• illegal (a mandated decision)
  • inadvisable (a recommended decision)
  • impractical (execution of the contract has been burdened or become unsafe)
  • Termination language includes specific and generic examples of extenuating circumstances and has wording that keeps the terms open for ‘yet to be identified’ possibilities
  • Termination language clearly articulates how and when notification of the need to invoke Termination is to be given
  • Termination language clearly identifies that if the group proceeds with a reduced-sized event (due to the extenuating circumstance) that attrition penalties are waived
  • Contract clearly identifies the geographical draw of attendees in order to support the invocation of termination if necessary
  • Contract clearly identifies the core purpose(s) of hosting the event in order to support the invocation of Termination if necessary
  • Understands what documents, reference materials and data you will need to produce/provide in order to support the invoking of termination if necessary

Lesson #3: Understand and negotiate thorough CANCELLATION language

Cancellation language allows either party to withdraw from the contract for contractual and non-contractual reasons – with financial damages owing to the other party.  Either party may want to cancel the contract for their own non-contractual reasons or either party may need to cancel the contract because the other party breached the terms of the contract.   All four perspectives – event host with contractual or non-contractual reasons and event supplier partner with contractual or non-contractual reasons – are equally important and must be reflected in an event contract.

While these four perspectives have always existed (although rarely all reflected in event contracts), I fear that in the future, both sides could be invoking cancellation clauses more frequently.  As events start coming back on-line, event hosts will need to re-assured that our event supplier partners (who perhaps have been temporarily closed or reduced to skeleton staffs) are prepared and able to perform adequately – and if those reassurances are not available, cancellation may follow.  On the flip side, our event supplier partners will need to protect their ability to take more lucrative pieces of business in a time of compressed inventory and resources – and if those opportunities are available, cancellations may follow.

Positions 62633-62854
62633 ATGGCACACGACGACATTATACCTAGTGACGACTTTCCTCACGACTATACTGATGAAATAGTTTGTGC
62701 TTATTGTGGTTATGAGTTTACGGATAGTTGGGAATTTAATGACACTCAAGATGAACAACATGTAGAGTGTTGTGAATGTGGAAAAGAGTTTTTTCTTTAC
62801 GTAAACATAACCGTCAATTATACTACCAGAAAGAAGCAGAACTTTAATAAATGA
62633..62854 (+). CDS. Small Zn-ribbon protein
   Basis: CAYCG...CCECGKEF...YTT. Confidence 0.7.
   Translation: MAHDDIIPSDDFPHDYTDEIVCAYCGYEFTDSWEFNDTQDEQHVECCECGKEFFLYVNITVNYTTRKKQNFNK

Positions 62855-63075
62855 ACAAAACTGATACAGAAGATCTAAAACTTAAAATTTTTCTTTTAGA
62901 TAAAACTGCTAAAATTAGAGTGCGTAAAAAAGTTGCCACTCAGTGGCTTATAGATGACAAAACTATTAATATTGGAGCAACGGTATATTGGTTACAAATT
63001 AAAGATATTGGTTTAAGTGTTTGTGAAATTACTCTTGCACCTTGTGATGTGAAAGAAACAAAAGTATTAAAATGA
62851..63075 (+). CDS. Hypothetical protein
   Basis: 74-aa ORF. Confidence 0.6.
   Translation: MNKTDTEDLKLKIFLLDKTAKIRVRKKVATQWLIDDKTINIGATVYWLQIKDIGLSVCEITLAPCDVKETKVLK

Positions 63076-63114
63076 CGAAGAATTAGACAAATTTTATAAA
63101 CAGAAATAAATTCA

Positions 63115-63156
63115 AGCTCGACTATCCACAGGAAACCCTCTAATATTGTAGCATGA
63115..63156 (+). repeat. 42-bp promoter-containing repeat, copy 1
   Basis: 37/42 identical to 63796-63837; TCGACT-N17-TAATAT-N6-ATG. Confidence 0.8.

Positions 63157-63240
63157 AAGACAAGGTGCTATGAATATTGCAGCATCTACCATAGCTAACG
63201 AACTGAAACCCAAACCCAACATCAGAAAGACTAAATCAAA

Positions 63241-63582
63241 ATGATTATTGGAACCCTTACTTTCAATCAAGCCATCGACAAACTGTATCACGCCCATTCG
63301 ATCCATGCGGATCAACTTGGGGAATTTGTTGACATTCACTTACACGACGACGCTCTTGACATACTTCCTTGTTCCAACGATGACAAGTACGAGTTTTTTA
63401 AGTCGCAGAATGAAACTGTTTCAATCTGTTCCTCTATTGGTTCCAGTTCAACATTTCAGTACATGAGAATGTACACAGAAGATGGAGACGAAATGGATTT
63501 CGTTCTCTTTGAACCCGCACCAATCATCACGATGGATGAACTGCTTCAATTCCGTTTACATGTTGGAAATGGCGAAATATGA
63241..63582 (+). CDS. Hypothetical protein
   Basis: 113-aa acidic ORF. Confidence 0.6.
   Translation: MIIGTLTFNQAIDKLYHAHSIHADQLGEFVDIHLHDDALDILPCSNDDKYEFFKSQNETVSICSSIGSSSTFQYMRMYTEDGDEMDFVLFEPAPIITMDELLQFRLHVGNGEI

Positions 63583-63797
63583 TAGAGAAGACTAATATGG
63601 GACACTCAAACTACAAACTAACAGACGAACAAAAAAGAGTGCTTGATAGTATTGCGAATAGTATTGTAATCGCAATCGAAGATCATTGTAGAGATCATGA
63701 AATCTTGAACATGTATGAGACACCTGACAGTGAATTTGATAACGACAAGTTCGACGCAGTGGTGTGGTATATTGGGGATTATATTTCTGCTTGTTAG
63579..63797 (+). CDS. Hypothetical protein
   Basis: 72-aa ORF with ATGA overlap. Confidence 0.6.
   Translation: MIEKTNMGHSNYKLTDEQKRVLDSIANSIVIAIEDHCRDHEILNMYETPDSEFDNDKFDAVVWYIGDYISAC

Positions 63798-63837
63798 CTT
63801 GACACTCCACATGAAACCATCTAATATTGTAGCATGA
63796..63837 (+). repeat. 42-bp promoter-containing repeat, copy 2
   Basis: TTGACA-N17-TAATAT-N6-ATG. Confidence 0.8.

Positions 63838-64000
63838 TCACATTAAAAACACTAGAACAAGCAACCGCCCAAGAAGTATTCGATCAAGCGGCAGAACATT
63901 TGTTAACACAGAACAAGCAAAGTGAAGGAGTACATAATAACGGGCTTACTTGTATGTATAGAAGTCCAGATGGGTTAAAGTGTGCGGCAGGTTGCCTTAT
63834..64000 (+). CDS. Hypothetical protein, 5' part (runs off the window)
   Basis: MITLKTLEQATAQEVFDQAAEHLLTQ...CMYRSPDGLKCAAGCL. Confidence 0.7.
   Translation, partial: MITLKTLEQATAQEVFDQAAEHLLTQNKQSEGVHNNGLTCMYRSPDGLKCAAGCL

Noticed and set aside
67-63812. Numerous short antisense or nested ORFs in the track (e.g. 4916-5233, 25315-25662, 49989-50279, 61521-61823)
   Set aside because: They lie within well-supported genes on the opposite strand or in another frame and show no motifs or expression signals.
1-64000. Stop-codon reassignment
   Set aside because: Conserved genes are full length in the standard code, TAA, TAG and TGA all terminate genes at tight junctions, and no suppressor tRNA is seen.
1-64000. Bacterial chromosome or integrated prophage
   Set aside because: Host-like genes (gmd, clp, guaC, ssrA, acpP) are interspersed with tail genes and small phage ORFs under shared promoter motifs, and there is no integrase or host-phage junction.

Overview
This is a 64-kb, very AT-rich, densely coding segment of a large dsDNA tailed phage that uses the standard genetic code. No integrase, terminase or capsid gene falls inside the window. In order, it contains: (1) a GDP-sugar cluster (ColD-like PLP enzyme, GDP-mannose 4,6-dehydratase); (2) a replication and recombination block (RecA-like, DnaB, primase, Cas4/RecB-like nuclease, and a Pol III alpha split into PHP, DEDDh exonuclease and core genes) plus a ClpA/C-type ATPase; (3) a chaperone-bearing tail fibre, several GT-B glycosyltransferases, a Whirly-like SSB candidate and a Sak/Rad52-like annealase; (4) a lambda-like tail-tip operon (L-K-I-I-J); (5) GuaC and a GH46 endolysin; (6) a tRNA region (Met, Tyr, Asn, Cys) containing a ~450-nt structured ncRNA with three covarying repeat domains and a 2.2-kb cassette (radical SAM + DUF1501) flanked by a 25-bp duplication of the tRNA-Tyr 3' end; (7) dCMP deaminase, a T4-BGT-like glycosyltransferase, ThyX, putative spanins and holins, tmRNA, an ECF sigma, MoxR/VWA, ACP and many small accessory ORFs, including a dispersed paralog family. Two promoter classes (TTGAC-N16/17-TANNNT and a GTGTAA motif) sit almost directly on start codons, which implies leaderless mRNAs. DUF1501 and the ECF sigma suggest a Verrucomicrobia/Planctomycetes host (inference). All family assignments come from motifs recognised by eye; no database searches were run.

In addition, as we move past COVID-19, the expectations around sanitization and hygiene protocols, food preparation and food service standards, personal safety as well as physical space requirements will have changed and become increasingly important to event hosts as well.  As a result, event hosts will want legal reassurances and protections in their contracts to address these duty of care concerns and have the contractual ability to cancel if they cannot or will not be met.

And finally,

Lesson #4: Please, please, please do not DIY your event contracts 

There are far too many unfortunate situations being experienced right now by event hosts as a result of COVID-19 that may have been avoided or lessened if contracts had been strategically negotiated and carefully worded.  Allocating financial resources for expert negotiations support and legal counsel is paramount for moving forward.  We know that during this ‘pause’ time of COVID-19, the contracts of our event supplier partners are being reviewed and revised to further protect their interests.  Now, more than ever before, contracts matter – event hosts cannot afford to sign one-sided, poorly negotiated contracts.